Video: A look at USGS' low cost phosphorus removal water filter.
Dietary phosphorus that animals and humans consume is excreted into wastewater, where it can accumulate and feed cyanobacteria, spawning harmful algal blooms. These can cause thick mats to accumulate on the water's surface and can deplete water oxygen concentrations, creating hypoxic dead zones responsible for fish and shellfish deaths.
“Harmful algal blooms are a worldwide problem,” says Philip Sibrell, USGS Engineer and lead designer of the filter. “Since phosphorus is one of the main drivers for freshwater blooms, being able to remove it from wastewater has some real promise for being able to reduce the ecological impacts arising from harmful algal blooms.”
Researchers have been working on the filter for several years at the USGS Leetown Science Center and the team is now ready to put it into public use. Sibrell believes the filter system could support a small town of maybe around 1000 people, and is looking for partners to help make this a reality and help scale up the technology.
A simple design
USGS scientists began researching mine drainage ochre as a possible agent to remove phosphorus from water in 1999. The first prototype was built in 2012. USGS says that since the early days of the research, phosphorus usage around the world has steadily increased as more nutrient filled fertilizers are being used for home gardens, lawn care, golf courses, and farm fields. While current wastewater phosphorus removal systems are effective at removing the nutrient from water, they are expensive.
The USGS filter is constructed from large tanks that each hold around 600 lbs of granular mine drainage ochre. It uses a gravity flow process. The phosphorus infused water is piped to the top of the tank, it is then allowed to pass through the porous ochre media, and the filtered water is released out the bottom of the tank.
The simple design, and the fact it uses mine drainage ochre as a filtering agent, keeps costs down. Every component of the water treatment system was purchased as commercial, off-the-shelf items.
The filter also addresses the problem of acid mine drainage. This occurs when certain minerals in the ground – like pyrite or other sulfide minerals – are disturbed by mining, digging and excavating, exposing them to air and moisture. When this happens, it causes a chemical reaction in the sulfide minerals that creates sulfuric acid and a variety of dissolved metals. This acidic, heavy metals-laced water eventually makes it into local watersheds, altering water pH and introducing new contaminants to ecosystems. Because of these heavy metals, not all mine drainage ochres are suitable for use as a phosphorus filtering agent because some have the potential to contaminate the treated water. Therefore, the ochres used in the USGS phosphorus filter have been sourced from coal mine drainages, which usually results in lower levels of toxic metals like copper, lead and arsenic. Water treated by these coal mine drainage ochres has been laboratory tested and scientists have confirmed that heavy metals are not present in the filtered water in detectable amounts.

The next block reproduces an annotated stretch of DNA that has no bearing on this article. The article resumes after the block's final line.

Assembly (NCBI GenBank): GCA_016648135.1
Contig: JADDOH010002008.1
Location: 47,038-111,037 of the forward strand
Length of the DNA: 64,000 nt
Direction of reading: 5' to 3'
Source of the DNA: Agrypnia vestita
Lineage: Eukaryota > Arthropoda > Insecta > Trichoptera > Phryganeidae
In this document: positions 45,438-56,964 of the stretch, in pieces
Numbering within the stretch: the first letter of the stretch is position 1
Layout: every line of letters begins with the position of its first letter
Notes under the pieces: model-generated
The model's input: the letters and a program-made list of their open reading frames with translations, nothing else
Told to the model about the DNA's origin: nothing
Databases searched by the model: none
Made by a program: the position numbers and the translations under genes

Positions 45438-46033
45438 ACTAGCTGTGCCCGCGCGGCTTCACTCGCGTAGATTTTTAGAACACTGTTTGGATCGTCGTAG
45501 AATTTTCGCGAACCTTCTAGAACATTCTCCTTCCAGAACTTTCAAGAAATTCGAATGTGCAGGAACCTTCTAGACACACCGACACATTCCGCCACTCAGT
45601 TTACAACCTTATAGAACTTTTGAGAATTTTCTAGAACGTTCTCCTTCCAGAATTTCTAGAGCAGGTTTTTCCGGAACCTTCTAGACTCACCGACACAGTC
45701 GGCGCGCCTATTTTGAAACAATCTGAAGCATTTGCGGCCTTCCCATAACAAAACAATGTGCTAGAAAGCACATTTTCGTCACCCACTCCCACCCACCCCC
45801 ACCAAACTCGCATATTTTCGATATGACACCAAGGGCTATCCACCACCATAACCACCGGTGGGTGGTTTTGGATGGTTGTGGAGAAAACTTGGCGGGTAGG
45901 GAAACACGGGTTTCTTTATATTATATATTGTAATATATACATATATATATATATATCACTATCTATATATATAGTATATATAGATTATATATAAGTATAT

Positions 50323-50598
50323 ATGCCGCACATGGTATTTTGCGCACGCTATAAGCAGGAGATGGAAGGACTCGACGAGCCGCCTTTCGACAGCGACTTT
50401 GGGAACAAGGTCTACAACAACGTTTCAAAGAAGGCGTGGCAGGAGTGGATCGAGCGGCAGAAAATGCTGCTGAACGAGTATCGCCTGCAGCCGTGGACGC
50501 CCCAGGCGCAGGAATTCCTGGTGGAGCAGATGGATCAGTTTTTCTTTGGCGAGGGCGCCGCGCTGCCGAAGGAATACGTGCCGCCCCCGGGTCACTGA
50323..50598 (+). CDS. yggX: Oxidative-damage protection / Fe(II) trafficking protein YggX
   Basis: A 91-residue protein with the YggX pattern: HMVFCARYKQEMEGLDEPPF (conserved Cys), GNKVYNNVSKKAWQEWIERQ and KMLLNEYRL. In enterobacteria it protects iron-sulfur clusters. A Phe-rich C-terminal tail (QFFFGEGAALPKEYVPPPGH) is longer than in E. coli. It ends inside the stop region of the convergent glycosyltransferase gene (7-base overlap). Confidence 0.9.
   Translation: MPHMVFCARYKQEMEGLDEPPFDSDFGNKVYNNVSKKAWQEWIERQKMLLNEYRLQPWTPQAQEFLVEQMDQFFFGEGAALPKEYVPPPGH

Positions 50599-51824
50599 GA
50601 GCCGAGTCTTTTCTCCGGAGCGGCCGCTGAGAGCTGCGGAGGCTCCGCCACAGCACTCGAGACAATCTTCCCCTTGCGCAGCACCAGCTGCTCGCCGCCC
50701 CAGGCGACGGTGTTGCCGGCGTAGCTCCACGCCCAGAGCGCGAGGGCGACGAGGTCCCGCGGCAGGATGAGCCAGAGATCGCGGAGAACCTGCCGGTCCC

In addition to providing a use for the acid mine drainage byproduct, the system also has the potential to be another source of phosphorus. During the filtering process, once the mine drainage ochre becomes saturated with phosphorus, the phosphorus can be stripped off of the ochre, regenerating the media to be reused again, and recapturing the phosphorus to be recycled.
“The world relies on high phosphorus fertilizers for food production, and many deposits of this vital mineral are becoming depleted,” Sibrell says. “Because of that, the ability to recover the phosphorus from the ochre is a big deal, allowing us to close the recycling loop by reusing both the ochre and phosphorus again.”